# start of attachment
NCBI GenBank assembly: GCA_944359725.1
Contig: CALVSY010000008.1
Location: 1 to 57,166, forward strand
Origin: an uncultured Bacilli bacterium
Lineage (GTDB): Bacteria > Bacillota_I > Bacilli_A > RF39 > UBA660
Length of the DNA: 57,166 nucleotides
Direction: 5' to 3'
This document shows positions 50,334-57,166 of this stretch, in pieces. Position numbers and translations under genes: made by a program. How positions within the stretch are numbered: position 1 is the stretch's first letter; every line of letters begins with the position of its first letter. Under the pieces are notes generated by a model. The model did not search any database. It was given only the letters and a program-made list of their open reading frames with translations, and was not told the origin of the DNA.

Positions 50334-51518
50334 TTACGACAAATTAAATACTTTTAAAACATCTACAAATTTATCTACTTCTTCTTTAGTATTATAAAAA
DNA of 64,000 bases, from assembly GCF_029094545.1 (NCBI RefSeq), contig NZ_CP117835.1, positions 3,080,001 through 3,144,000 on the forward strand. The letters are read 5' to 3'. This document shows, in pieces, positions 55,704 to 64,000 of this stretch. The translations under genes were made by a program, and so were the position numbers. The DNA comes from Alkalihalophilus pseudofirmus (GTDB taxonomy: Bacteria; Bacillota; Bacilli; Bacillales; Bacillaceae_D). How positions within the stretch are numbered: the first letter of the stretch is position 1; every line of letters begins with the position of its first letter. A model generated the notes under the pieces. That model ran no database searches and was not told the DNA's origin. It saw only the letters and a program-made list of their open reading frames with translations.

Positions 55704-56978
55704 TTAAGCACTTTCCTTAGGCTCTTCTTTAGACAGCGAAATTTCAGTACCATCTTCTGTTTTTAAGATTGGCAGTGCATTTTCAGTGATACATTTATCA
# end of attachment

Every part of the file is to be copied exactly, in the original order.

NCBI GenBank assembly: GCA_944359725.1
Contig: CALVSY010000008.1
Location: 1 to 57,166, forward strand
Origin: an uncultured Bacilli bacterium
Lineage (GTDB): Bacteria > Bacillota_I > Bacilli_A > RF39 > UBA660
Length of the DNA: 57,166 nucleotides
Direction: 5' to 3'
This document shows positions 50,334-57,166 of this stretch, in pieces. Position numbers and translations under genes: made by a program. How positions within the stretch are numbered: position 1 is the stretch's first letter; every line of letters begins with the position of its first letter. Under the pieces are notes generated by a model. The model did not search any database. It was given only the letters and a program-made list of their open reading frames with translations, and was not told the origin of the DNA.

Positions 50334-51518
50334 TTACGACAAATTAAATACTTTTAAAACATCTACAAATTTATCTACTTCTTCTTTAGTATTATAAAAA
DNA of 64,000 bases, from assembly GCF_029094545.1 (NCBI RefSeq), contig NZ_CP117835.1, positions 3,080,001 through 3,144,000 on the forward strand. The letters are read 5' to 3'. This document shows, in pieces, positions 55,704 to 64,000 of this stretch. The translations under genes were made by a program, and so were the position numbers. The DNA comes from Alkalihalophilus pseudofirmus (GTDB taxonomy: Bacteria; Bacillota; Bacilli; Bacillales; Bacillaceae_D). How positions within the stretch are numbered: the first letter of the stretch is position 1; every line of letters begins with the position of its first letter. A model generated the notes under the pieces. That model ran no database searches and was not told the DNA's origin. It saw only the letters and a program-made list of their open reading frames with translations.

Positions 55704-56978
55704 TTAAGCACTTTCCTTAGGCTCTTCTTTAGACAGCGAAATTTCAGTACCATCTTCTGTTTTTAAGATTGGCAGTGCATTTTCAGTGATACATTTATCA